Here's a tantalizing bit from the introduction:
Ansary serves up a catalog of successful conquests: Aryans, Persians, Greeks, Buddhists, Muslim Arab, Turks, and Mongols have prevailed in Afghanistan for long periods
Interventions in the last couple of centuries from Europe (the Brits, the Russians) and now the United States have collided with this amalgam of peoples in the midst of their own process of coming to terms with modernity. The result has been for Afghans great lurches between periods of flowering self-invention and times of violent reaction, all little comprehended by the interlopers and usually bloody. There's been a repeating pattern to the trajectory of these incursions. Ansary brings the story up to date:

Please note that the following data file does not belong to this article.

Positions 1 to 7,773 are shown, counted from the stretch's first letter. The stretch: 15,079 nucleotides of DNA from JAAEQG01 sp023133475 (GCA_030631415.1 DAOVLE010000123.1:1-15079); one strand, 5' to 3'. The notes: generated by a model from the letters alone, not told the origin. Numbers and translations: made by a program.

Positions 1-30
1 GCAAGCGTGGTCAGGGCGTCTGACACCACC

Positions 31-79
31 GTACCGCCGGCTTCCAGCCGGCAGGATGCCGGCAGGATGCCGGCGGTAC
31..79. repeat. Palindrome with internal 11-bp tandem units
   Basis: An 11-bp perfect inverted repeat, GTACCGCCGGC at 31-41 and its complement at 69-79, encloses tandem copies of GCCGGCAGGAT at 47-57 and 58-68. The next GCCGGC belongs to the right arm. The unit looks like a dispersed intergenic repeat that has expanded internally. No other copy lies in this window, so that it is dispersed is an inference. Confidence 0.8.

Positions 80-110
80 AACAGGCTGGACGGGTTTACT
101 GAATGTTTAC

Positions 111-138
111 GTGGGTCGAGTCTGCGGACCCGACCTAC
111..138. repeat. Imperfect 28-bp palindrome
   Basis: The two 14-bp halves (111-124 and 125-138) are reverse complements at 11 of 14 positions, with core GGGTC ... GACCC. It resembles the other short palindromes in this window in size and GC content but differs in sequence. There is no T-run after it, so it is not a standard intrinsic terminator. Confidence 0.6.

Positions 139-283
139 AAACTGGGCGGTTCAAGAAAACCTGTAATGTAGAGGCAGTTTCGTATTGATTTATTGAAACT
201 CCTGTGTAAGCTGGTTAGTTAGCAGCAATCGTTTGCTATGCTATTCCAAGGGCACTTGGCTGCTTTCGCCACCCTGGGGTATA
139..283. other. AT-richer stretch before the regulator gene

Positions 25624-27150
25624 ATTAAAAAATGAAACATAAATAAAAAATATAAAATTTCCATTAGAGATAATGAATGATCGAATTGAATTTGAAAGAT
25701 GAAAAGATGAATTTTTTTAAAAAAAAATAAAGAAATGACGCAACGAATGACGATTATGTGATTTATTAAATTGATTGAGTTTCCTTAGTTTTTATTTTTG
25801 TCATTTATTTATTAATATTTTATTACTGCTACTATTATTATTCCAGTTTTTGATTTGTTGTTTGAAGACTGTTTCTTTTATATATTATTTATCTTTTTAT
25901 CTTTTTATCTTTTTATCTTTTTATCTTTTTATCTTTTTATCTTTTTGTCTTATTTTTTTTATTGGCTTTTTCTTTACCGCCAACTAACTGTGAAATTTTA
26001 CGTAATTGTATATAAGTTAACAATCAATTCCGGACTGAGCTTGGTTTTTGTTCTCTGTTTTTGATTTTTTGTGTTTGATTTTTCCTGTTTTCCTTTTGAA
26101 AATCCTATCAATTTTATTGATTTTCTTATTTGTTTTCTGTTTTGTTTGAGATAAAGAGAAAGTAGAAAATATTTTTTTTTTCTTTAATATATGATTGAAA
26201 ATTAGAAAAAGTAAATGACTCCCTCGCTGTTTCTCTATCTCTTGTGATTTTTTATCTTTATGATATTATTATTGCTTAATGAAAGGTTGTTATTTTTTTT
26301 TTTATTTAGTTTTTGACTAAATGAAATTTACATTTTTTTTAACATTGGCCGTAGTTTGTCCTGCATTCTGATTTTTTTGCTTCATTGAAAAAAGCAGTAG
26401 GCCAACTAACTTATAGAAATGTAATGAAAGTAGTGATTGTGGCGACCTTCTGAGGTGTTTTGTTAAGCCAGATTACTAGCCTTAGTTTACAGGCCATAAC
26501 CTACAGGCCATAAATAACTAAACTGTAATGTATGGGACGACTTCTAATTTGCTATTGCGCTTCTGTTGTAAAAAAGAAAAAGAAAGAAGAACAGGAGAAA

This dynamic brings all the fissures within Afghanistan's unsettled culture to the fore releasing a
A country so unsettled within its own evolution is not a plausible candidate for COIN (the last decade's faddish military counter-insurgency and nation-building theory). And so the U.S. and NATO have learned, at great cost.
I would urge anyone planning to read this to do it the way I did, as an audiobook. Ansary reads himself, gently, with perfect timing and ironic humor. And without the audio input, I suspect most of us would have no idea how to pronounce the names.